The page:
The difference is that they achieved the experimental results of musique concrete with only the use of standard rock instrumentation. It could arguably be categorised as industrial jazz, which also includes elements of post-punk and avant-garde experimentation. Adi's vocals are nasty and sassy, yet evocative. The musical register constantly varies in tones and rhythms, recalling at times the musical compositions of Zappa from the '60s, but instead stained with darkness.
The band split up not long after, in the same year of Thirst's release, and some members left to form the band The Box with singer Peter Hope. But the year after Newton kept going as Clock DVA, but now with a different formation, including John Valentine Carruthers, who would eventually be the future guitarist in Siouxsie and the Banshees. The EP Passions Still Aflame was released in 1982, followed by the 1983 album Advantage.
There is a slight change of direction with this record, as the presence of dance-bass sounds and dark-pop synths is consistent, but at the same time, the experimentation continues. You can hear along the record some tape interruptions, and the way the trumpet and sax are approached. And Adi's vocals are more powerful and incisive than ever.
After their 1983 European tour though, the band split up, and Newton went on to form another band, inspired by the early sound of Clock DVA but even more experimental, called The Anti-Group or T.A.G.C. (the acronym refers to the four different types of DNA Nucleotide: thymine, adenine, guanine, and cytosine). It was an interesting project, regarding not only music but also other mixed media, and involved research on psychoacoustics and therefore took a closer look at sound perception and audiology.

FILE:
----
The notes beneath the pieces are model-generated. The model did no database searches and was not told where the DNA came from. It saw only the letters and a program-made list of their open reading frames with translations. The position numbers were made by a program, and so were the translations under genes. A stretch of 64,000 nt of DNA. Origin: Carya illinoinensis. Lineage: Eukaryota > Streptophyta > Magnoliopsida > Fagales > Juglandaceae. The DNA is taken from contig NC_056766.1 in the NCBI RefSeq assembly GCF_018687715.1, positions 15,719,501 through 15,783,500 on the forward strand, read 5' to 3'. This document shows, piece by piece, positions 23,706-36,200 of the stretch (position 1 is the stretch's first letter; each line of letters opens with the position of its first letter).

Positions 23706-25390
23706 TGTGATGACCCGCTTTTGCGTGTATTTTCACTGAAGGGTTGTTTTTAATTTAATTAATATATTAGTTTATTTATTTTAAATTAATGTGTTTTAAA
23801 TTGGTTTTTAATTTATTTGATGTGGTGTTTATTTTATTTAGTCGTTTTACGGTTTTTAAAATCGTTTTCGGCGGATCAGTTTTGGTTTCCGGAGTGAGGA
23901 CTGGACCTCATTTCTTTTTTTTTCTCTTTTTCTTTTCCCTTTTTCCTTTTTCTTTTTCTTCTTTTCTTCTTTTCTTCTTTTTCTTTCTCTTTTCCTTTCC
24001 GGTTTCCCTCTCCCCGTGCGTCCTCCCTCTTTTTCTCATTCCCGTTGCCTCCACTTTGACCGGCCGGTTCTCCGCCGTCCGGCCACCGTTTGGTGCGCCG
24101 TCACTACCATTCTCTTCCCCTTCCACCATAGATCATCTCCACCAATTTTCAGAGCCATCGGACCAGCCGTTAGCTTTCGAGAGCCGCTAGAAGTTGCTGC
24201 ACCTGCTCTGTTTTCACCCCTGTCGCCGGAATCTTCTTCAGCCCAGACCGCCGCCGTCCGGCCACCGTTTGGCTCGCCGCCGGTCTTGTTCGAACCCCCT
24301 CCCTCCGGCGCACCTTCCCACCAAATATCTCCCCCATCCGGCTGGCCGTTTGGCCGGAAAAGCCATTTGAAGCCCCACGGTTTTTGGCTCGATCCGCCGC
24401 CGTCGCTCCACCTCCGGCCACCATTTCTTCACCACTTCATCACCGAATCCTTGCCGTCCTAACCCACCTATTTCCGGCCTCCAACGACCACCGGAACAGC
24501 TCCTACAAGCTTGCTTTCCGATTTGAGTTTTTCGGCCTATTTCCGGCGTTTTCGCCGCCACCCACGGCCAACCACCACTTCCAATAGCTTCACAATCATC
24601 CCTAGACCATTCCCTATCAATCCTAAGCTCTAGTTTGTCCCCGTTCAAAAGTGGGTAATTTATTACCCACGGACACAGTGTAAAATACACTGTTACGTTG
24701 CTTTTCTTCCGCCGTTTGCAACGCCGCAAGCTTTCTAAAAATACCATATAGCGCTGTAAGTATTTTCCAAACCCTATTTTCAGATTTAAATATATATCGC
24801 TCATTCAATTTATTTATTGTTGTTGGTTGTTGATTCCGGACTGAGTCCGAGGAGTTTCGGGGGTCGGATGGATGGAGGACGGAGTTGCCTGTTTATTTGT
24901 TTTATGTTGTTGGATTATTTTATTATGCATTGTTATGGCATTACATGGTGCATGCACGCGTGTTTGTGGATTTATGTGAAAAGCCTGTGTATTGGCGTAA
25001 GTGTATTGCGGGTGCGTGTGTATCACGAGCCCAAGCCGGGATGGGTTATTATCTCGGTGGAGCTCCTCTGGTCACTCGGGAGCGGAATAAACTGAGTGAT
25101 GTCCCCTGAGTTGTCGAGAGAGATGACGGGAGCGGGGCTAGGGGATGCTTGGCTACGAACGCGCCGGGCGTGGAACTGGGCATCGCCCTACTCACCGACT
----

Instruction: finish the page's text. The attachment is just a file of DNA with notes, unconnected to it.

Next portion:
But in 1987 Clock DVA were born again, as Newton wanted to implement the techniques and experimentation that he learnt and developed in The Anti-Group. Two years after, in 1989, Buried Dreams was released. It's an electronic album which combines previous elements of Clock DVA with a more futuristic look, given by his experience with T.A.G.C. The record is considered a pioneering work of the cyberpunk genre.
After some years and some changes in band members, the band worked on its fifth studio album, Man-Amplified, released in 1991, and the following year they release their sixth album Digital Soundtracks. The mixture of industrial music and synth-punk was very clear, but it also combined elements of dance and disco music.
The approach and contents are still punk, but the background is industrial, and the context is the dance floor. Synthesized sounds live together with programmed dance rhythms and repetitive bass lines, all resulting in a danceable yet angry symphony. That's what nowadays is defined as EBM, and of which Clock DVA are certainly pioneers. Their 1993 album Sign, established their sound and reflected their artistic arch.
After a long hiatus – during which the Czech record label Nextera also released a reissue of Buried Dreams – Clock DVA were reactivated again in 2008 and they are still active today. In 2019 a 4 LP boxset called Horology 3 was released and the EP Horology 4 came out one year later. The band performed some live gigs in the States in 2016, so we can expect to see more coming from their minds.
Clock DVA changed and revolutionised the method of creating music, the mind's approach to sound and also changed the way we look at genres – they were able to cross over, and over, and over. To start again, then destroy, then start over, eventually changing everything, and at the same time not changing the roots of modern music.
Someone who has taken up the concept of Newton and associates and brought it to the peak of the most extreme musical and visual experimentation is certainly Genesis P-Orridge and his Psychic TV, who will be the protagonists of our next episode of Milestones.
What was the real intuition of Clock DVA? Can dance and industrial music really co-exist peacefully? Is it necessary to define a genre in order to characterise a band? How does music help the psyche?
Leave us your opinion in the comments below!